---------- --- --------------------------------------------------------
2017/04/23 DAG Script created, tested, and deployed.
=======================================================================

:SKIPREM

echo BOJ %~0, version %~t0
echo.
echo -------------------------------------------------------
echo Displaying the current node.js version:
echo -------------------------------------------------------
echo.
node -v
echo.
echo -------------------------------------------------------
echo Displaying the current Node Package Manager version:
echo -------------------------------------------------------
echo.
call npm -v
echo.
echo -------------------------------------------------------
echo Loading Angular starter application %1
echo into a local Web server, the default Web browser, and
echo the Visual Studio Code text editor.
echo -------------------------------------------------------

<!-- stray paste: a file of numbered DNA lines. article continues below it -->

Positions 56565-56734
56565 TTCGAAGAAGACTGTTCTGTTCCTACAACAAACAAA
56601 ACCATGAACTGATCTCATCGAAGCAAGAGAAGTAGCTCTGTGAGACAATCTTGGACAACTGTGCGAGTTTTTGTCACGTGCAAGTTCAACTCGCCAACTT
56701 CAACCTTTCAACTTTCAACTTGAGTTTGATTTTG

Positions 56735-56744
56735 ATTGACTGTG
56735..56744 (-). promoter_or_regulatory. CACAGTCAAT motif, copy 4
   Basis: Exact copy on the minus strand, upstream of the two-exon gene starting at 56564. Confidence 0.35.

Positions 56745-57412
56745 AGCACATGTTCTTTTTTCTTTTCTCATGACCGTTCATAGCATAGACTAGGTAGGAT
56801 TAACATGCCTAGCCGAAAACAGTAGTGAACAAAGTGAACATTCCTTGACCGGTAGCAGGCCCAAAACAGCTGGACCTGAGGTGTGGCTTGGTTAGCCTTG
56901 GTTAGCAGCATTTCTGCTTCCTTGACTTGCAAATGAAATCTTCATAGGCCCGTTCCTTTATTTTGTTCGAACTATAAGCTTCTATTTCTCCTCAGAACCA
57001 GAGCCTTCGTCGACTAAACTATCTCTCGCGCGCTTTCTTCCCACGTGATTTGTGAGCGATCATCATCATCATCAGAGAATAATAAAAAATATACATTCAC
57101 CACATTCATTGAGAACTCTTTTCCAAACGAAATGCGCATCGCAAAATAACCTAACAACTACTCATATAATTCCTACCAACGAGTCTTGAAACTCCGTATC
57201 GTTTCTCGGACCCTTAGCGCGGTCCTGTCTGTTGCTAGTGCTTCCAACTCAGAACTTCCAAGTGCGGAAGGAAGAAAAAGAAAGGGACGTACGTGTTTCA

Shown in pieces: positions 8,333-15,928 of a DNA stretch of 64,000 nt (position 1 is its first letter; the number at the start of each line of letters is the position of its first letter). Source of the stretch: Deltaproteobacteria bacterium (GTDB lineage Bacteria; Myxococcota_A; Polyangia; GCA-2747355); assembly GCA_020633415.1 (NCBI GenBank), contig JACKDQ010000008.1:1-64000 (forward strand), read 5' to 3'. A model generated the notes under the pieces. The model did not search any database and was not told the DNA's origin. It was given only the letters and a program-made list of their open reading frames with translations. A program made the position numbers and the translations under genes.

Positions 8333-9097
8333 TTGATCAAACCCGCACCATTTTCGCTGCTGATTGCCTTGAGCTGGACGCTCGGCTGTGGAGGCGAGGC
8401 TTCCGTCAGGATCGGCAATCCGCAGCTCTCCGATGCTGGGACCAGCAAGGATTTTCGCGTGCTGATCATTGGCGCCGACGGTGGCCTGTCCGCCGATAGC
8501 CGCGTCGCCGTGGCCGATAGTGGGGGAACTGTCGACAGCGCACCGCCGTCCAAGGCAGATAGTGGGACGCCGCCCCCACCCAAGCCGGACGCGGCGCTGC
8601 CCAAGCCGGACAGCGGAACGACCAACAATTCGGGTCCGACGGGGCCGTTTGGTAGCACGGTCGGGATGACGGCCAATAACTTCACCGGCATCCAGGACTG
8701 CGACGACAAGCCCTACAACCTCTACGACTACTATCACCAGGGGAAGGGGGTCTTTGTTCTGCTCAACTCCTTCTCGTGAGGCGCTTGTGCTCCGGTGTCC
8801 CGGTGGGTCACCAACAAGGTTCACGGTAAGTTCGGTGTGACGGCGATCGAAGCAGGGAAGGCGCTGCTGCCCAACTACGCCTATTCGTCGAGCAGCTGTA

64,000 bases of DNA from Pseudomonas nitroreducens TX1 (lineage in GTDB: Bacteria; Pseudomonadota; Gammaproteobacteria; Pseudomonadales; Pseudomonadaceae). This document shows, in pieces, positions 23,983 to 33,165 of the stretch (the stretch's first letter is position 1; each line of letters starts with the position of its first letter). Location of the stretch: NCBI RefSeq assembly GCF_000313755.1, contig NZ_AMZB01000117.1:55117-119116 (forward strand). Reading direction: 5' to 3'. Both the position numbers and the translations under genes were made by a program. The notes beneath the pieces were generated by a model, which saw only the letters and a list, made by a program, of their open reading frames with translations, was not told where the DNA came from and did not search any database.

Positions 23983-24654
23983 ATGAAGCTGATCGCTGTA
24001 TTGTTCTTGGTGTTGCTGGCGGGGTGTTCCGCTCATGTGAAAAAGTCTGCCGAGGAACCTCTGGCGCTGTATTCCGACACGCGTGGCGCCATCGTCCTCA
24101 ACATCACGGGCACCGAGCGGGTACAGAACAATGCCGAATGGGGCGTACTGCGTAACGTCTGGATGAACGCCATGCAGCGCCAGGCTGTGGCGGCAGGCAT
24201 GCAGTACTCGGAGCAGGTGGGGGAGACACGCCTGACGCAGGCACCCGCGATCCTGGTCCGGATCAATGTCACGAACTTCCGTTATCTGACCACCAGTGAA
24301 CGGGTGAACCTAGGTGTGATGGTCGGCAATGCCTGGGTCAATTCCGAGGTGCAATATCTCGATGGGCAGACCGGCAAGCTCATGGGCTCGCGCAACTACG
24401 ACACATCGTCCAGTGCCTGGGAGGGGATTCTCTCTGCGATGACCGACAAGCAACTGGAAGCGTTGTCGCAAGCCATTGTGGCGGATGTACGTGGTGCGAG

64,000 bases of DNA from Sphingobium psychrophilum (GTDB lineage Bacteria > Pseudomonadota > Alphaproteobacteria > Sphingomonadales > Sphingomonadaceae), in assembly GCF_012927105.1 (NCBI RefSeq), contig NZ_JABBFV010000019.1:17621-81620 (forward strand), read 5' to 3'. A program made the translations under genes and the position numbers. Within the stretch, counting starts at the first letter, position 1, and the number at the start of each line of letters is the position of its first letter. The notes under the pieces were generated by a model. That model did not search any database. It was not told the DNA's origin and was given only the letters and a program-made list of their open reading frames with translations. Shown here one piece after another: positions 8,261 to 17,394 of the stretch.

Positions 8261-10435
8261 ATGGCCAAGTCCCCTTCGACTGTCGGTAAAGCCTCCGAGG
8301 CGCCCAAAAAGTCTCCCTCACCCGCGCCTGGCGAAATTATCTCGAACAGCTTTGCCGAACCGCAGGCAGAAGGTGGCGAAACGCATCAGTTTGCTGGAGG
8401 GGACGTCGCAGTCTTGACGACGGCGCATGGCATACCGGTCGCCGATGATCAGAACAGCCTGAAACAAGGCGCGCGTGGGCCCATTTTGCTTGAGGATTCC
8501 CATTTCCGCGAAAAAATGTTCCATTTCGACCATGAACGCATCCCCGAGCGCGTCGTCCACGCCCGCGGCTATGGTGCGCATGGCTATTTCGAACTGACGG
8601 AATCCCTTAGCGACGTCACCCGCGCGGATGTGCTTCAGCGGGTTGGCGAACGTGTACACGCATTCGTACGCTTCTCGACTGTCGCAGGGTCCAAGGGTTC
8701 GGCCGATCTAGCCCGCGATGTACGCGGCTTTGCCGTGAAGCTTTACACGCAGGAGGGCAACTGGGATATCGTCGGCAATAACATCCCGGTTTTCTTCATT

echo.

if "%1" neq "" (
    echo.
    echo -------------------------------------------------------
    echo Starting the Angular application in directory %1
    echo -------------------------------------------------------
    echo.
    cd "%~1"
    call code %1\src\
) else (
    echo.
    echo -------------------------------------------------------
    echo Starting the Angular application in directory %CD%
    echo -------------------------------------------------------
    echo.
    call code %CD%\src\
)

call ng serve --open

echo.
echo -------------------------------------------------------
echo %~nx0 Done!
echo -------------------------------------------------------
echo.
Pause
1

its very simple:

Launching from the Command Line

You can also run VS Code from the terminal by typing 'code' after adding it to the path:

Launch VS Code. Open the Command Palette (⇧⌘P) and type 'shell command' to find the Shell Command: Install 'code' command in PATH command.

source

https://code.visualstudio.com/docs/setup/mac

1

This is what worked for me on Mac OS Catalina -- found here (thanks, Josiah!)

If you're on Mac OS Catalina, you need to edit your .zprofile instead of .bash_profile.